In January, Philadelphia celebrated the first annual Pennsylvania Teen Health Week.
Spearheaded by Dr. Laura Offutt, this initiative began with the idea of helping schools and other teen-oriented organizations teach teenagers more about their health and their identities in a fun, stress-free way. Initially, Dr. Offutt’s teen advisory group sought to earn a statewide proclamation, but the amount of support for the idea grew immensely, even earning a seal of approval from Gov. Tom Wolf.
When we spoke with Dr. Offutt, she told us about how she originally began helping teens through her website “Real Talk with Dr. Offutt,” an online resource designed to start a conversation with adolescents about their health. From this popular resource, she later pulled together a group of Pennsylvania teenagers who gave feedback and offered advice based on the initiative.
“They liked the idea and thought clubs might run such a thing in schools, or we could try to get interest on social media,” Dr. Offutt said.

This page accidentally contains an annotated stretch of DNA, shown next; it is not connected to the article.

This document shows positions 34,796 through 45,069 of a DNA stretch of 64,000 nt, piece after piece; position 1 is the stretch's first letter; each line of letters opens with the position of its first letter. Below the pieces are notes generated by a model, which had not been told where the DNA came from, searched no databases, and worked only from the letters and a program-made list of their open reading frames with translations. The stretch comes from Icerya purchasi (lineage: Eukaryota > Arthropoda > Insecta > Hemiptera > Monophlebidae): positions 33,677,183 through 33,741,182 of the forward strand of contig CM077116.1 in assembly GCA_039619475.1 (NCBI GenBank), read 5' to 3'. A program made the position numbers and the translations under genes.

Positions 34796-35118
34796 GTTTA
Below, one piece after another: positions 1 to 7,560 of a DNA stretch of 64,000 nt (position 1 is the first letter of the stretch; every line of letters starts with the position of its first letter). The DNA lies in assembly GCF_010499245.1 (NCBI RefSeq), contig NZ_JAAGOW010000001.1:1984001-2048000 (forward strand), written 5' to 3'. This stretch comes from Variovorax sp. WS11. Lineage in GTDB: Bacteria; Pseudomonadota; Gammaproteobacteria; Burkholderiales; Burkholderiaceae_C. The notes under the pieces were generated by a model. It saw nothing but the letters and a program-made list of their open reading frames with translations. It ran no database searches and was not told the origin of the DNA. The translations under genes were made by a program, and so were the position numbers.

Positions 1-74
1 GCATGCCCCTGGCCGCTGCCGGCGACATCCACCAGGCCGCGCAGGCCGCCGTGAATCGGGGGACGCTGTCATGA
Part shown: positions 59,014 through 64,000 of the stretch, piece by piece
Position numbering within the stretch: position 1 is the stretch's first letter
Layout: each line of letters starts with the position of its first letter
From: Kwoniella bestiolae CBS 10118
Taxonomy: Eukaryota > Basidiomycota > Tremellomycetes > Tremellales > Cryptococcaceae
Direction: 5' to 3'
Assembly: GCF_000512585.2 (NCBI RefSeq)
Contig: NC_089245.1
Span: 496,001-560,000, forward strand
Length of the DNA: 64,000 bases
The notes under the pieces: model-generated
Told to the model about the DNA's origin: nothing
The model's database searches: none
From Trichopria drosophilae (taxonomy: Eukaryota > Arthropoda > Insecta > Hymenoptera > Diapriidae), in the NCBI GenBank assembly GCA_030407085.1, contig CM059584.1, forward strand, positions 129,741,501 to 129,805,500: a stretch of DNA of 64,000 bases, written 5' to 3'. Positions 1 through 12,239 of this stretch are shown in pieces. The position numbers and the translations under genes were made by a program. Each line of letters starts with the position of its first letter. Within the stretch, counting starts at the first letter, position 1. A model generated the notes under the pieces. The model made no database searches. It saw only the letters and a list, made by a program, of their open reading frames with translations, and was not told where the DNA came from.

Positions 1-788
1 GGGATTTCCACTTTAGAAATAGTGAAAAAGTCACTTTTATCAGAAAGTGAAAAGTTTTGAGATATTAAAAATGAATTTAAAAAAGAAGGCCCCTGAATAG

Another great feature produced by the Teen Health Week were the “toolkits” circulated for use by schools and local organizations.
“These toolkits were intended to be a menu of different activities and social-media posts that could be used as desired, or could simply be a take-off point for groups to make their own,” she said.
Topics covered at the event and in the toolkit include substance abuse, mental health, STDs and violence. Many of these resources are especially useful for LGBT youth.
When asked about how the event could benefit these youth, Dr. Offutt responded, “Certain health issues do affect LGBTQ+ youth in specific ways, and this week can be an opportunity to provide focused education in these areas, like bullying of LGBTQ+ youth, how eating disorders might be different in some teens or the risk of depression or addiction in teens that are not accepted for who they are.”
In this age where social media has such a large impact on society, having such a resource where teens can interact with their peers and certified professionals about health and identity is paramount.
It can create an outlet for support and learning without bias or judgment.